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Authors Zhang F, Banker G, Liu X, Suwanabol PA, Lengfeld J, Yamanouchi D, Kent KC, Liu B
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Journal J. Surg. Res. Volume: 171 Issue: 2 Pages: 871-6
Publish Date 2011 Dec
PubMed ID 20638679
PMC ID 3623272
Abstract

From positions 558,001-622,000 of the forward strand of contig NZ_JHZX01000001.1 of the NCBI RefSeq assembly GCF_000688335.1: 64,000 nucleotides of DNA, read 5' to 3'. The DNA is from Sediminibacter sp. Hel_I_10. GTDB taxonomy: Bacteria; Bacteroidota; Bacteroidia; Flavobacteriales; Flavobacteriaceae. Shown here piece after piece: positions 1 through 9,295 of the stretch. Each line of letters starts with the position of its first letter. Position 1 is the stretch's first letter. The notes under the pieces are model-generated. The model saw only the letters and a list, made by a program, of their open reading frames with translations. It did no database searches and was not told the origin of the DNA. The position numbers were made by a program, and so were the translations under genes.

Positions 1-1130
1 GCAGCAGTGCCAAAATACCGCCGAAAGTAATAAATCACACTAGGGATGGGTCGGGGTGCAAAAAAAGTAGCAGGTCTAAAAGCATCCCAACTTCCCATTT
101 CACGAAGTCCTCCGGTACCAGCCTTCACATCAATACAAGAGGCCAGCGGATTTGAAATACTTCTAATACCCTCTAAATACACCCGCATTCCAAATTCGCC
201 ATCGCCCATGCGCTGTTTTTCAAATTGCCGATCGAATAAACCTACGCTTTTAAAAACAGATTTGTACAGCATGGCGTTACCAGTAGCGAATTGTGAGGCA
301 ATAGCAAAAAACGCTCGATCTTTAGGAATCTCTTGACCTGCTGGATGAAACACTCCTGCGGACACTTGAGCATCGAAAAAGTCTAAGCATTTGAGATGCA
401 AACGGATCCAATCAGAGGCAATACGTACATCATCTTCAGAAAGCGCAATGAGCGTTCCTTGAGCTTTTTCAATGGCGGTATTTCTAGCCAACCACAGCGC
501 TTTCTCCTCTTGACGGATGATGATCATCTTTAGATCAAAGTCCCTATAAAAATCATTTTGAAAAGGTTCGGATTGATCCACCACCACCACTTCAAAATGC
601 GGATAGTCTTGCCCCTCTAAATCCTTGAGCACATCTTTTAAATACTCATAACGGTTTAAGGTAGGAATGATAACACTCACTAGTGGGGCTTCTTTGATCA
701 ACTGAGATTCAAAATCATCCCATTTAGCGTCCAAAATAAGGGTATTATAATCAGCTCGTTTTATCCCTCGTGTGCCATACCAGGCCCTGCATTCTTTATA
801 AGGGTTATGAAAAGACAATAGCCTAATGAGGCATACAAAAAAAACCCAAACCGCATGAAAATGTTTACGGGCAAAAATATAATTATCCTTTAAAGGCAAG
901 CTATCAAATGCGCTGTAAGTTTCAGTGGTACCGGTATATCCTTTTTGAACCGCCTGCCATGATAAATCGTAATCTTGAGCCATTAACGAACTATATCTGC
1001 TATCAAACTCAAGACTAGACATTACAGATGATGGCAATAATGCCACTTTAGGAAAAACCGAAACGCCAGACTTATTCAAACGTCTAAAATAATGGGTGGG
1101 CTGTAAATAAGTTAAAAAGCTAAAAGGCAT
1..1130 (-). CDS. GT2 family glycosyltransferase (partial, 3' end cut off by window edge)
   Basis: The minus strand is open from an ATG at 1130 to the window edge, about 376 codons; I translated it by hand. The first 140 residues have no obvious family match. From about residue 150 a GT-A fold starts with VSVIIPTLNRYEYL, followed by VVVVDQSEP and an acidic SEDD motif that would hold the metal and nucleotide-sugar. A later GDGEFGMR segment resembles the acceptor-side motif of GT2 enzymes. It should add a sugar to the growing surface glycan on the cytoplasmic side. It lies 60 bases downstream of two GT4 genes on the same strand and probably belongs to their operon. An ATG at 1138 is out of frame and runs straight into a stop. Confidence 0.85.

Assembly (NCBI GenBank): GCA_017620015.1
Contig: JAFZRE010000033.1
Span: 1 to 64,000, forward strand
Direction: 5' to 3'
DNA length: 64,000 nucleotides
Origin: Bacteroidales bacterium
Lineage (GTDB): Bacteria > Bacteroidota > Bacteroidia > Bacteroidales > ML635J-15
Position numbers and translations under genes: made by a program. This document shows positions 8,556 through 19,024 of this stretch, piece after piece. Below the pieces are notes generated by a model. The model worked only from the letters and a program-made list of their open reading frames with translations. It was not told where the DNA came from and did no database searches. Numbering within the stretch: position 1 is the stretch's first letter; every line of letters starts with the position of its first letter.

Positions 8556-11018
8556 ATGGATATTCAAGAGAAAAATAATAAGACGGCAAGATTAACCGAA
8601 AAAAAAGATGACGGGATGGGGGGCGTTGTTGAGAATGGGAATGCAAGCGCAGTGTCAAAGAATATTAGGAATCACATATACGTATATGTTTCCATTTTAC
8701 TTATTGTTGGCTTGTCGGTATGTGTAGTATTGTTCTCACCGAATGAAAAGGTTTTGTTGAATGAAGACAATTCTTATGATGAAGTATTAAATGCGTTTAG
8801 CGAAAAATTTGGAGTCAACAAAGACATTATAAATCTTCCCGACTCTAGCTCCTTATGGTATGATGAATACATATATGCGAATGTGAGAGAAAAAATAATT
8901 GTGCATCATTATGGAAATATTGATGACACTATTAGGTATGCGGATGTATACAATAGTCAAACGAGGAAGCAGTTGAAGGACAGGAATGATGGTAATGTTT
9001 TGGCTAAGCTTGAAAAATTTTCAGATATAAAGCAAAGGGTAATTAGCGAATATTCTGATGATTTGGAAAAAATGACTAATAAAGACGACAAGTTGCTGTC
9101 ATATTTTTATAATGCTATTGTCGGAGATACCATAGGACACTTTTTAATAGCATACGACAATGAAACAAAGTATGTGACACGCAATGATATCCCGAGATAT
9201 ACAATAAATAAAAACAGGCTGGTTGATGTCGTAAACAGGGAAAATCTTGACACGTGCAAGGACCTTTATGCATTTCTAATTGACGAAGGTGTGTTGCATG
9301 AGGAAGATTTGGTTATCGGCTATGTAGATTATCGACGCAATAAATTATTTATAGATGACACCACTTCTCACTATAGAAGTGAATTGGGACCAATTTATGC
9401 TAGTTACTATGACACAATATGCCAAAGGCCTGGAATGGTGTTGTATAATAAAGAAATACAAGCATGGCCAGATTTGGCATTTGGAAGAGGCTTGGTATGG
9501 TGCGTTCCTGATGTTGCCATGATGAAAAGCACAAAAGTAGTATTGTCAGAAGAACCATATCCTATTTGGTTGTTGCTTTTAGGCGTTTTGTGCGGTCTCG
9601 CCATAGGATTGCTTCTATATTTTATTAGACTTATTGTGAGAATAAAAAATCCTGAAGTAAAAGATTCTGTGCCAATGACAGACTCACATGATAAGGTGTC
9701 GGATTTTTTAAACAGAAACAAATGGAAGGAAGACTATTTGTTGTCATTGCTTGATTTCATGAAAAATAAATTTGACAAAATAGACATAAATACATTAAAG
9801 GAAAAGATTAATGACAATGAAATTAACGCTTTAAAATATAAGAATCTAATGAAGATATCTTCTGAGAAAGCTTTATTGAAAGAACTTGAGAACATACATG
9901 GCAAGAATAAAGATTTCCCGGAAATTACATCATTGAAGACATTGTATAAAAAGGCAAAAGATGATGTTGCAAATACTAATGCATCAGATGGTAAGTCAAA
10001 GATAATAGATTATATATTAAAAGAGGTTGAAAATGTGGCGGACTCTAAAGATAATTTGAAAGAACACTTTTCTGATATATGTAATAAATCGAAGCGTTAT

Advanced glycation end products (AGEs), formed from proteins and peptides by nonenzymatic glycoxidation after contact with aldose sugars, have been implicated in the pathogenesis of age-related cardiac and vascular dysfunction. Our previous study demonstrated significantly elevated levels of AGE and the receptor for AGE (RAGE) in human abdominal aortic aneurysm (AAA) tissues. Inhibition of AGE signaling by targeted gene deletion of RAGE markedly reduced the development of aneurysm in a mouse model of AAA. We also showed that AGE may stimulate aneurysm formation by promoting metalloproteinase (MMP)-9 expression. In this study, we investigated the molecular mechanism underlying this novel function of AGE.The murine macrophage cell line RAW 264.7 was pretreated with AGE, TGF-β, and MAPK inhibitors. The protein was collected for Western blot analysis. Culture supernatants were collected to determine MMP-9 activity by gelatin zymography.We found that AGE induced the production of MMP-9 in macrophages in a dose-dependent manner. This induction of MMP-9 was markedly diminished by pretreatment with TGF-β. To delineate the underlying molecular mechanism, we showed that AGE increased phosphorylation of p44/42 ERK, p38, JNK, and PI3K in macrophages. Moreover, AGE induced active p65 subunit of NF- κB. Inhibition of ERK (UO126) or p38 (SB203580), but not PI3K (LY294002 or wortmannin), blocked AGE-induced MMP-9 expression. In contrast, inhibition of JNK (SP-600125) significantly enhanced the stimulatory effect of AGE on MMP-9. Furthermore, TGF-β suppressed AGE-induced expression of the active p65 subunit of NF-κB.Our data indicate that AGE induces MMP-9 through activation of ERK, p38 mitogen-activated protein and NF-κB, a pathway that is antagonized by TGF-β. This finding in conjunction with previously reported AGE functions in inflammation suggests that anti-AGE therapies could be effective in the prevention of human AAA development and progression.

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